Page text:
We’ve heard a lot lately about draining swamps, and I’m a little tired of it. A swamp is rather loosely defined as an intermittently wet lowland dominated by trees. But it is a richly diverse and viable ecosystem that is an integral part of virtually every biome and necessary for the health of the planet.
Different groups of organisms occupy different parts of the swamp. Fish, shrimp, crayfish, tadpoles, insect larvae inhabit the oxygen poor waters. Others, like alligators or nutria, live at the water’s surface.
And others live above the water either in the canopy or air, or on the spongy land. Birds, frogs and insects live in and out and above the water. All utilize and contribute to the rich food web that is part of this vibrant ecosystem.
Swamps are not only vital to the diverse organisms that live there, but are an essential habitat in support of adjacent habitats. Swamps, fens, bogs, wetlands, or whatever they are locally called, often serve as nurseries for organisms from other ecosystems. This is especially true at the brackish water interface between coastal wetlands and ocean systems. Organisms can find protected areas to deposit their eggs and the newborn critters find protection and food among the plants and roots. This is vital to keep the species growing and thriving.
So what is it about a swamp, that humans makes want to drain them? Oddly enough, there is no word for a fear of swamps, but there are many things in nature that humans are afraid of. Fear of plants, fear of lakes, fear of floods, fear of alligators, snakes, insects, rivers, frogs, birds, and on and on. You get the picture. A swamp can be a mysterious place – no name for a fear of that, or wet places.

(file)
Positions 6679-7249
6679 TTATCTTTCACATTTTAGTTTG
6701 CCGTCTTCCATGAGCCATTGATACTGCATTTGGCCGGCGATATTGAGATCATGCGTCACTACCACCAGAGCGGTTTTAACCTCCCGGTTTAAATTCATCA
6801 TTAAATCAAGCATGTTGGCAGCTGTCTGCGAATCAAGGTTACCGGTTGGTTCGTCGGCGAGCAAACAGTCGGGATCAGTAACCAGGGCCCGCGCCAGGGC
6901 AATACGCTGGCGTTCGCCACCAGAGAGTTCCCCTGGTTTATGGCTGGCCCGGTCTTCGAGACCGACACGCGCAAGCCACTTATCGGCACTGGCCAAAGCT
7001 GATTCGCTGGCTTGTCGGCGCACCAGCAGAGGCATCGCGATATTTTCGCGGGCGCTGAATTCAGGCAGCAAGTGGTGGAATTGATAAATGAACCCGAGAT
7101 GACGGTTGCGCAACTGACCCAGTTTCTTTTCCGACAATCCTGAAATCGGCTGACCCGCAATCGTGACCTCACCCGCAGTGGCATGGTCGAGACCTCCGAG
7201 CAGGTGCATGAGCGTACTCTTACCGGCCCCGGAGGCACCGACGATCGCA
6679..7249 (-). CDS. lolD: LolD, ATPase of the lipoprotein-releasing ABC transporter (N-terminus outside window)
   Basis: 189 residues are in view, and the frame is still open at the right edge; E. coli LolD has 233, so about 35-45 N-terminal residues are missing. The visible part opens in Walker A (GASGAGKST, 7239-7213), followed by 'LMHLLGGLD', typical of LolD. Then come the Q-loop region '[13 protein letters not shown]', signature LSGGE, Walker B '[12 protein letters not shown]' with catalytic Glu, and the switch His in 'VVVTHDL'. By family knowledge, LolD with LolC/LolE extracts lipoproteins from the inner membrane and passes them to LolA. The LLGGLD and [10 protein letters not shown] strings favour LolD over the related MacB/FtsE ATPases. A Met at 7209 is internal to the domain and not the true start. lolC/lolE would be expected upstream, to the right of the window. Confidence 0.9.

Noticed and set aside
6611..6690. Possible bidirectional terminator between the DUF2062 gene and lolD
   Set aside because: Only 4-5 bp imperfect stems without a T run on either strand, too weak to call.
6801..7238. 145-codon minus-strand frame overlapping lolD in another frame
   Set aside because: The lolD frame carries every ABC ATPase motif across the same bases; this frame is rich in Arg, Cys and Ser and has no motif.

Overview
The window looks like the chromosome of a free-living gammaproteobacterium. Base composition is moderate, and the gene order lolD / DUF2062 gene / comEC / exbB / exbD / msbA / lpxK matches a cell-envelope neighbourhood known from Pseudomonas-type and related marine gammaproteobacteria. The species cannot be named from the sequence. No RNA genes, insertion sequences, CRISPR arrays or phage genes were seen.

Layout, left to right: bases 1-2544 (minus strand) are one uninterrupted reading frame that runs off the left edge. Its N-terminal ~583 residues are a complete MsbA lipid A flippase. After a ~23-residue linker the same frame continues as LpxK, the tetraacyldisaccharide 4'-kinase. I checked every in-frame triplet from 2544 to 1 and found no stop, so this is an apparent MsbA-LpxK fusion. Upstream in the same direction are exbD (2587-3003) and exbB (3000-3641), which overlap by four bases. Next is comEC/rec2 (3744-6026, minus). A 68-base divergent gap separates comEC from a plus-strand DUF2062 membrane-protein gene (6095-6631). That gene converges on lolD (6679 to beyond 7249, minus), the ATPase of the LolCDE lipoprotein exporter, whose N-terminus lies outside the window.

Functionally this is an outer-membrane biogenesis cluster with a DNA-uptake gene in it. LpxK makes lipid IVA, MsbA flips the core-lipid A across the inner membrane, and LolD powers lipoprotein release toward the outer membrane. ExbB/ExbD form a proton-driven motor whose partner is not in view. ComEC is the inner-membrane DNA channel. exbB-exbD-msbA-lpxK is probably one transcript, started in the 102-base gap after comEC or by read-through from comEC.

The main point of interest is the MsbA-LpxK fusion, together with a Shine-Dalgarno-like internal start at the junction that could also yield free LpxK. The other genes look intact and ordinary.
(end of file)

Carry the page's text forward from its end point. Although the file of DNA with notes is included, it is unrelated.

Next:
A swamp is foreign to most humans. It can be dark, mysterious and dangerous. These are things instilled in us since childhood. to fear and to avoid. Rather than teach us to face our fears, to embrace new and different experiences, our parents (for the most part) reinforce and exacerbate our fears. So, instead of using vigilance and common sense, we learn early on – to attack and eliminate rather than understand and embrace.
I think some humans might be afraid of the powerful energies of nature that can be found in a swamp. Most of all I think humans just find a swamp to be in their way. If you can’t find a way through it, then you have to find a way around it.
Then there is human greed. The person who knows the way through the swamp could charge others for guiding them through. But then there is the desire, with no regard for nature or the benefits of the swamp, to make use of the land taken up by the swamp.
If we are to continue to survive on this planet we will have to stop putting our own selfish desires ahead of living in harmony with nature and the planet. And that includes using swamps as a metaphor for something bad that must be destroyed. This is especially true when “draining the swamp” means replacing it with a toxic waste dump.